The music scene in Portland is a microcosm for the city’s diversity in general.  Any genre of musical taste can find a like-community of revelers here; any skill level of musician will be accepted and a soft landing negotiated.  The plethora of professional musicians I’ll simply give a nod to – you can find them, you can follow their career, introduce yourself to them in-between sets.  They are accessible yet their talents unequaled.  But it’s the lesser known musicians I’d like to explore further; the street musicians attempting to eke out an existence doing what they are passionate about.  I make special note of them because secretly, I aspire to be a street musician.  If I had an ounce of the talent I see and hear on my lunch breaks downtown, I would be out there with my own guitar singing and strumming, making my guitar teacher proud.  I wouldn’t be there for money – save it for a more worthy street musician.  But to contribute to that melodic scene, to add to the depth of our diverse musical culture on a dry, sunny day would be oh, so satisfying as a small human in this universe.

I am inclined to make a distinction, between the homeless pan-handling with their sometimes clever signs, and the occasionally homeless street musicians who add flavor and soul to the sidewalks.  The melodies cascading between the buildings, wafting down the streets, around corners and mixing with the cacophony of street sounds, are the very breath and life of this vibrant downtown.  As such, I try and lend my support when I can.  I want them to know how deeply they are appreciated.  Some are just emerging from homelessness, renting a room on a monthly basis.  I give when I can.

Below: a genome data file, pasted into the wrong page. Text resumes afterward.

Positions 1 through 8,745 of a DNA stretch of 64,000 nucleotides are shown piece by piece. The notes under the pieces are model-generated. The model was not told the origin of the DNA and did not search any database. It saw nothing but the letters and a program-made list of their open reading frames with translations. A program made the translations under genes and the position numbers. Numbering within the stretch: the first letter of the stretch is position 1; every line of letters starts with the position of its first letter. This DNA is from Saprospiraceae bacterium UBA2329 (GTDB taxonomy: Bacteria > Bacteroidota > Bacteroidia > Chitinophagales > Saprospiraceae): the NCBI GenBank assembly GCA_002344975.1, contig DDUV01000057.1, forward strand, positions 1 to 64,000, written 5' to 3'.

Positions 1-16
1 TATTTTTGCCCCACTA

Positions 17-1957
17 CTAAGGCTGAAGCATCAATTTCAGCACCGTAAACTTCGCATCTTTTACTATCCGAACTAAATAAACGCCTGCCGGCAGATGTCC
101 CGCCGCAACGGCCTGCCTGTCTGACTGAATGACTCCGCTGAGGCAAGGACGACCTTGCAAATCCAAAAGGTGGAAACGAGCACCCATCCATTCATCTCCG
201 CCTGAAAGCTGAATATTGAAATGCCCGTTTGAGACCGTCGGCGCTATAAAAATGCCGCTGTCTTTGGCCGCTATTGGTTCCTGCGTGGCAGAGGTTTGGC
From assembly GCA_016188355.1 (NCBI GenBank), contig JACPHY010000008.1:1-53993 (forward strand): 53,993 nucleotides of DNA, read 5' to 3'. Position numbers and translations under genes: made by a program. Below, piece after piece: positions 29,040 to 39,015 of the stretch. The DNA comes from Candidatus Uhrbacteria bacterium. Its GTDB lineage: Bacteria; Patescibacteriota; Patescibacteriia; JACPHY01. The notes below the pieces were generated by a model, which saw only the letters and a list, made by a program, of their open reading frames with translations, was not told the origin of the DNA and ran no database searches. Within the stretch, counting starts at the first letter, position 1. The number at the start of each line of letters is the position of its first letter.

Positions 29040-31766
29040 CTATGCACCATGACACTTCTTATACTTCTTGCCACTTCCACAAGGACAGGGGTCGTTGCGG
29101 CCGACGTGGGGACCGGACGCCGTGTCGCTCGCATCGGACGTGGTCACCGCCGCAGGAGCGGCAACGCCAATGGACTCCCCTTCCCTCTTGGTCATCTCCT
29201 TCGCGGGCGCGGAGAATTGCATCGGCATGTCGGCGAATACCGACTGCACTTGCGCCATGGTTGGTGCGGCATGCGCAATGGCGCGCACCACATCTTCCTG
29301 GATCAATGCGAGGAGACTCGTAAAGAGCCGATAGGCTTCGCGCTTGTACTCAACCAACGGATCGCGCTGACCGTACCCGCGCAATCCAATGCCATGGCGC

My friend Cory is just such an example.  He was homeless last year he says, and as the seasons change and colder weather takes hold, with fewer dry days, I worry if he can earn enough money to pay for his rented room.  He plays an acoustic guitar that always appears to need the strings trimmed off at the ends.  They splay out in wild directions past the end of his guitar neck while he strums away intensely with such vigor that his fingers often bleed.   And this is with a pick.  Strumming is probably not the right choice of words for what he does to his guitar strings with his right hand.  He attacks his guitar playing a blend of blue grass and folk and blues.  Sometimes he rapidly flips the pages in a songbook he acquired, which sits on the ground held open by his foot.  He rapidly plays through a song and then moves on to the next.  All the while people are dropping money in his guitar case as they happen by.  I sit next to Cory and I listen while I eat my slice of pizza.  I watch his blue eyes as he sings, and his long blond hair hangs in his face.  He can’t be much older than I was when I first drove my dented hatchback up Interstate 5 past this city where we both now reside under very different circumstances.  We come together here on this bench in downtown Portland and breathe in a moment together. 

There are vast layers of musical talent on the streets of Portland, in addition to the variety of street people.  Homeless sit with their signs and often, their dogs.  Not everyone possesses the talent, even if they were handed a guitar, to make it sing.  Learning an instrument is hard and takes time.  It occurs to me suddenly, those with no ear for music, could take up juggling.  It’s just a thought, one which brings me back to the beginning as I drove up the freeway, catching only glimpses of this fascinating city I now call home.  At that time I had to keep driving, my destination lay further north.  But now, aside from the occasional trip to far off places, I could never just “pass through” Portland.  This is my ultimate destination, my home, my one true love.  And I knew it the moment I laid eyes on it.


Hannah Goldbaum has called the northwest home for 17 years. Her essay "I Am Half Jewish: The Wrong Half" recently appeared in the 2011 edition of Drash. Writing is what she does instead of watching television. For more about the author: www.hannahgoldgaum.com